Mass screening of newborn infants for inherited metabolic disorders began in the early 1960s with the development of the Guthrie bacterial inhibition assay for the detection of phenylketonuria (PKU).117 This simple assay utilizing dried filter paper blood specimens collected by heel prick from newborn infants has resulted in mass screening for PKU throughout most of the world. The field of newborn screening, however, has not remained limited to search for patients with PKU. It has evolved into an exciting area of preventive medicine which has seen the introduction of additional bacterial inhibition assays for other inborn errors of metabolism,118-120 automation of the screening laboratories,121 and multistate regionalization of screening programs.122 This field has also seen the introduction of other specimens for mass screening including the use of cord blood, follow-up blood specimens,122 and urine specimens collected on filter paper.123,124 In order to obtain an optimum number of specimens, the multitest laboratory might be a centralized laboratory serving a single large state or a regional laboratory serving a newborn population of several smaller states.125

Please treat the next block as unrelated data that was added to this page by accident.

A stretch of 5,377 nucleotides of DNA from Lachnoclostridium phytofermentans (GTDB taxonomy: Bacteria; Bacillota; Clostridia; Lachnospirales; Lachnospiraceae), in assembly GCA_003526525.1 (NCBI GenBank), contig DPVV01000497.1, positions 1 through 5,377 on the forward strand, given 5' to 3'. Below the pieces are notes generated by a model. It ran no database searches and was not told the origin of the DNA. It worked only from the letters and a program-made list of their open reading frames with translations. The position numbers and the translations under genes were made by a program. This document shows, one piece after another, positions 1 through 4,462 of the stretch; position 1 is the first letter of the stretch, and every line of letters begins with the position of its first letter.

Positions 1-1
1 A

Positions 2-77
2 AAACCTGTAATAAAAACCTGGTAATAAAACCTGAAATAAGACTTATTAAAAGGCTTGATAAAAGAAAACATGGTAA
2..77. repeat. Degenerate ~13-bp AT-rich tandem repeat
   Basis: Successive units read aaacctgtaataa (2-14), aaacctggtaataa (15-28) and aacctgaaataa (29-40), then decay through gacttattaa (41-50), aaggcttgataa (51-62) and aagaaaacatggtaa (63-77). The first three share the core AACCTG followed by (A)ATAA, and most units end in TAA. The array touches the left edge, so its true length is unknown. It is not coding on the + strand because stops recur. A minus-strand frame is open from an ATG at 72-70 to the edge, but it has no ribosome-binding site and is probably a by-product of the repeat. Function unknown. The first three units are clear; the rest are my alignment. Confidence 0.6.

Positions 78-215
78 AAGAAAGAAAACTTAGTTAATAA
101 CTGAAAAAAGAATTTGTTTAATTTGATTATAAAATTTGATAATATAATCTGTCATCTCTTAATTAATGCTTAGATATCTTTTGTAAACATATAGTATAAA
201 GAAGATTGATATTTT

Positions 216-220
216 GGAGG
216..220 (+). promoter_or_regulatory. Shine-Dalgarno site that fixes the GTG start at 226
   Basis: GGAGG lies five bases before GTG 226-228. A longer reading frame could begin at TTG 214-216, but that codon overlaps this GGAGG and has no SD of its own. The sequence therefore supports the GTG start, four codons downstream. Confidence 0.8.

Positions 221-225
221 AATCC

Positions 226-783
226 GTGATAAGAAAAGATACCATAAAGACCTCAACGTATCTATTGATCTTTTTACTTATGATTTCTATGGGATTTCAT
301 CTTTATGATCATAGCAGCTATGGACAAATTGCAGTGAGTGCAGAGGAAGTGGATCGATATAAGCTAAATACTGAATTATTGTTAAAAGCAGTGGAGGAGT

In the development of any screening test, there are a number of different parameters that may be examined. An investigator may choose to develop a simple screening test which measures the presence or absence of an enzyme or he may choose one which measures the accumulation of a substrate or secondary metabolic product. In the case of urea cycle disorders, there are a number of important markers that can be used as the basis for developing simple screening tests.

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